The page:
Nairobi — The deaths from Rift Valley fever could have been avoided if Kenya had heeded a warning by an American body that changing climatic conditions posed a risk.
The UN Food and Agricultural Organization (FAO), says the US-based National Aeronautics and Space Administration (Nasa) Goddard Space Flight centre, sounded the alarm way back in September, two months before the first case was reported in Garissa.
However, it is not clear whether the country received the warning or simply ignored it.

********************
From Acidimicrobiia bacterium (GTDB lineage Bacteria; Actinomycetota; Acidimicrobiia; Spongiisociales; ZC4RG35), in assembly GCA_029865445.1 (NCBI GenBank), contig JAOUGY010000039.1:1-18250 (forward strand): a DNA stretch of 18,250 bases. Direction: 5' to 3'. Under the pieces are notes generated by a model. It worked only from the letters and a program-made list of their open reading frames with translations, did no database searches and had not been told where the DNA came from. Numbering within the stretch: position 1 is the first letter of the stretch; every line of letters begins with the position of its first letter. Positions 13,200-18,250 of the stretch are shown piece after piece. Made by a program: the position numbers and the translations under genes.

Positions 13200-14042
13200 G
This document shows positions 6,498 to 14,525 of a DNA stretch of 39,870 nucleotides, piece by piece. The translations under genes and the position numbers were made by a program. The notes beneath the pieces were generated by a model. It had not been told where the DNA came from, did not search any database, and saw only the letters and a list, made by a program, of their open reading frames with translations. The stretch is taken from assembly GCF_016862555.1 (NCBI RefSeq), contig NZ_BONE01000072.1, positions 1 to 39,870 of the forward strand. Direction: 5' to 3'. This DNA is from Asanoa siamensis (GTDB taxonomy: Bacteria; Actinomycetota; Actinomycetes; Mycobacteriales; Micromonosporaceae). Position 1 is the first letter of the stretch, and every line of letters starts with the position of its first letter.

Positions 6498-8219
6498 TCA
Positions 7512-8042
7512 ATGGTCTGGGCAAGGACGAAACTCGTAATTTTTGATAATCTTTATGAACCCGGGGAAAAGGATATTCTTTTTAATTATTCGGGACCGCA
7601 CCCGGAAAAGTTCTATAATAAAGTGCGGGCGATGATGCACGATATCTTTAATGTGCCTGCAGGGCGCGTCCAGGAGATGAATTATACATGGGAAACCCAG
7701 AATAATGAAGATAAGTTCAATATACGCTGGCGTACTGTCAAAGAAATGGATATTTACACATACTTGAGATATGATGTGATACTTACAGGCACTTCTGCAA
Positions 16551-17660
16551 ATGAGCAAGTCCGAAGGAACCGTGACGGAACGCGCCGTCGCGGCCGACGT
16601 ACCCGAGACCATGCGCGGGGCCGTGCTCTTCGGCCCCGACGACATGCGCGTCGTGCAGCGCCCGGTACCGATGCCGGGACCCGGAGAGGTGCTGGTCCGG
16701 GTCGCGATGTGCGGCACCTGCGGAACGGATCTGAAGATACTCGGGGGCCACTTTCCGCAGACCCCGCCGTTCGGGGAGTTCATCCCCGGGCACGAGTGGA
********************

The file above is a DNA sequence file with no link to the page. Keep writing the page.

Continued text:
Since November, more than 47 human deaths have been reported in North Eastern Province.
The centre had warned that rising temperatures accompanied by heavy rains in Central and Eastern Pacific Ocean and Western Indian Ocean, could spark an outbreak of the disease.
The warning was contained in FAO's September edition of the Emergency Prevention Systems Magazine, EMPRESS WATCH.
The centre had been monitoring climate in East Africa for several years.
"The heavy rains being experienced were similar to what was observed in 1997/1998 when a major outbreak occurred in Tanzania, Somalia and Kenya," read the warning.
"The outbreak of Rift Valley Fever is another example that requires a quick and coordinated response," said FAO's New Crisis Management Centre manager Karin Schwabenbauer.